Marian Byrnes and Calumet Stewardship Initiative
By Mark J. Bouman, Chicago State University
Like the Calumet region she loved and served, Marian Byrnes defied easy description: she is remembered as “a powerful and intelligent voice for the environment,” “bull-headed,” “smart, capable, informed and wise,” “a tough cookie,” “sweet, thoughtful, and nurturing.” She confounded expectations: hearing of her reputation, one could be disarmed by her sweetness; experiencing her sweetness, one might suddenly confront her steely resolve. She mixed wide vision, tactical savvy, relational skill, a bedrock of spiritual and civic values, countless meetings, and hours and hours of unsung typing, collating, and mailing into one dynamic package. Judy Lihota, President of the Calumet Ecological Park Association calls her “the perfect grassroots environmentalist.” All agree that she was “one of a kind.” Marian’s Stewardship of the environment covered the air, soil, water, and biota of the region. For instance, she could speak the languages of particulate pollution and “good neighbor dialogues” to end it; of soil toxicity and the “tiered approach to cleanup objectives” to end it; of purple loosestrife and strategies to end its invasion; of the common moorhen, yellow headed blackbird, and black-crowned night heron and strategies to let them fly. She not only spoke these languages, she could spell them. Perfectly.
Since she formed the first student chapter of the NAACP at Indiana University in the 1940s, Marian recognized problems in the world she inhabited and took the Initiative to solve them. The list of organizations she founded in the Calumet region, many of them CSI partners, is breathtaking; she was, as Nicole Kamins of the city put it, a “formidable force”. In 1979, she organized the Committee to Protect the Prairie to secure the fate of Van Vlissingen Prairie behind her home (today this prairie has been designated the “Marian R. Byrnes Natural Area” by the City of Chicago.) She was Co-chairperson of Citizens Untied to Reclaim the Environment and led the effort to oppose Waste Management’s bid to put a landfill in Big Marsh. She founded what became the Southeast Environmental Task Force in 1989 and through SETF led campaigns against chemical waste incinerators, air polluters, and landfill expansion. (“No dumps! No deals!”) Knowing that the long-term solution to landfill pressure was to reduce the waste stream, she was an active member of the Chicago Recycling Coalition. When the City of Chicago proposed a Lake Calumet International Airport in the early 1990s, Marian was the leader of a response that not only thwarted the airport, but that projected a new vision for the region. With the late Jim Landing, she founded the Calumet Ecological Park Association in 1993 to advocate for this vision. After the National Park Service’s feasibility study for the Calumet Heritage Corridor was completed in 1998, Marian founded the Calumet Heritage Partnership to push for the designation of this corridor. About six years after that, when it appeared that some of the last remaining structures of the steel industry on the Calumet River would be demolished, Marian formed Chicago’s Steel Heritage Partnership to try to save them, and shepherded the incorporation of that group into CHP the next year. Marian Byrnes defined “initiative”. She stood for stewardship. She was Calumet.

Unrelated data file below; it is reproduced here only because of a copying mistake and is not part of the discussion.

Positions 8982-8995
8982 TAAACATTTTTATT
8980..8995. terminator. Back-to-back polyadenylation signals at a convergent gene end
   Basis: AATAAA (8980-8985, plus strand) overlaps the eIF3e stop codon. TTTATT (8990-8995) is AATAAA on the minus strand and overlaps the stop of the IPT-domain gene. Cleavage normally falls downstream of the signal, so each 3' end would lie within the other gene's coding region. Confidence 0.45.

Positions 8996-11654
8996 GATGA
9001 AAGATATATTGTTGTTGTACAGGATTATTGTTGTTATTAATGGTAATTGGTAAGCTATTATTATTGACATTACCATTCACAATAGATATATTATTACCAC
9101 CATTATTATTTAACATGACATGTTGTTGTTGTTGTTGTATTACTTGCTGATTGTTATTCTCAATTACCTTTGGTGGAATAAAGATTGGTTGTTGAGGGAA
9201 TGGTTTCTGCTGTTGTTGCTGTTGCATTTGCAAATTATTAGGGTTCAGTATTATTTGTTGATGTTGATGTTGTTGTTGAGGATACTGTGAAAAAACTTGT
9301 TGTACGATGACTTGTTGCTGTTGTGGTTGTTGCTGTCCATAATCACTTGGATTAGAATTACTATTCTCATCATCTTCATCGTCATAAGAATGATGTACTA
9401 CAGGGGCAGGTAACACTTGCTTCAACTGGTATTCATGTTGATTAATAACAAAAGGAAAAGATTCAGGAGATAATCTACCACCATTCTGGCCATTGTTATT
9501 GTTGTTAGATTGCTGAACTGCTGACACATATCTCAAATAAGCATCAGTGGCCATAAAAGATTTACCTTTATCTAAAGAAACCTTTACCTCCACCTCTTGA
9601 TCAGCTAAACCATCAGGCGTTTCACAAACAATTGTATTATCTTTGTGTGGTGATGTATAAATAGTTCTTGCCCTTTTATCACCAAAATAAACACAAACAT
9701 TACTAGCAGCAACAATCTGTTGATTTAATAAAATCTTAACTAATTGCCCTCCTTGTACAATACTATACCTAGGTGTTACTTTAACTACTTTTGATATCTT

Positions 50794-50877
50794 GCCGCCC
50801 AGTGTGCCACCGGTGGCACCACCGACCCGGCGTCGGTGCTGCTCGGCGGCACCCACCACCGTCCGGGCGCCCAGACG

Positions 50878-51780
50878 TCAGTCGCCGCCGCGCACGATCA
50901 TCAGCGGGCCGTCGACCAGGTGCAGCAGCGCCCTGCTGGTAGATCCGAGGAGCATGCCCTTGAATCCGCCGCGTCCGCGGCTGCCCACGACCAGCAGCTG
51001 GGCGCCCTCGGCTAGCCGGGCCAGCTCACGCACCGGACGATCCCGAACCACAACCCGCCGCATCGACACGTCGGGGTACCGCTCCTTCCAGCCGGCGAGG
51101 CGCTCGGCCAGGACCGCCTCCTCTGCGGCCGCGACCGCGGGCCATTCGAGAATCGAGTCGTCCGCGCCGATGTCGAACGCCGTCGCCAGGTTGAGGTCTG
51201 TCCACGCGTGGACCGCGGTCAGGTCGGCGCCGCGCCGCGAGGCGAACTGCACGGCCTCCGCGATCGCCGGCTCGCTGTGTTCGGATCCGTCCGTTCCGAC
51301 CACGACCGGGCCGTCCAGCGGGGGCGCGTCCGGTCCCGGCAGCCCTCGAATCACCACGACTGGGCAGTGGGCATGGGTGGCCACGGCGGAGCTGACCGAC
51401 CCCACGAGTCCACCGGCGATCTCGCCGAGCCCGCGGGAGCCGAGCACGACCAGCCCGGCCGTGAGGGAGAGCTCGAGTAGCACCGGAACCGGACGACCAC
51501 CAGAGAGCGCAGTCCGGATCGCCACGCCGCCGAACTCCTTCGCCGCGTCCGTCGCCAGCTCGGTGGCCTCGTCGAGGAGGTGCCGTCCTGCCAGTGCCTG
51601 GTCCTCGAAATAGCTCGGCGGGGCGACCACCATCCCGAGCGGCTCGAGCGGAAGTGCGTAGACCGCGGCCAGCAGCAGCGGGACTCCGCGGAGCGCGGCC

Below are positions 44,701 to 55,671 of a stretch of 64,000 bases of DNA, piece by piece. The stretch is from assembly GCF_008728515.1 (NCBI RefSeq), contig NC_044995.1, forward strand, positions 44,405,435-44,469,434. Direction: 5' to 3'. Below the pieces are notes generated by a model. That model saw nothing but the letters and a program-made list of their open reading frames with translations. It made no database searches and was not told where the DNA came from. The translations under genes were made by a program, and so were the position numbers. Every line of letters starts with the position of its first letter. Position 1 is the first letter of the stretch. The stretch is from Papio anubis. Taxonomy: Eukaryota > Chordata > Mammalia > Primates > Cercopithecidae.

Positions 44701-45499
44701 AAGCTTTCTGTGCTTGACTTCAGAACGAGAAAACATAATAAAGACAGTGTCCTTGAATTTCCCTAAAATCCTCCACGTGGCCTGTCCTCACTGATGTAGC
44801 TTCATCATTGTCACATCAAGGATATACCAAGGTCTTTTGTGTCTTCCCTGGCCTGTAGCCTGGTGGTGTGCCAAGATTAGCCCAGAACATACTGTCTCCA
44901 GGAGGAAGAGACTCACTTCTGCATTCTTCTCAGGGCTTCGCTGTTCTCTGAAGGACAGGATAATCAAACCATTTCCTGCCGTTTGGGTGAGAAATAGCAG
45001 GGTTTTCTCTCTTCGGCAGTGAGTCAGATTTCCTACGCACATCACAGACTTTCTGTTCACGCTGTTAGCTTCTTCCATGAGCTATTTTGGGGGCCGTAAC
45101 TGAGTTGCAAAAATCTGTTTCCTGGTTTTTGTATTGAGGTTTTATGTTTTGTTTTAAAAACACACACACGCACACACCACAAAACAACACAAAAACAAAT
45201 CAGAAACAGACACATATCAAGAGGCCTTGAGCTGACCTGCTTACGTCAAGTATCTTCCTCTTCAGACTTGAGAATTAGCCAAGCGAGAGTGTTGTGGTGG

Marian Byrnes died on May 20, 2010, at the age of eighty-four. A memorial website may be found at http://memorialwebsites.legacy.com/marianbyrnes.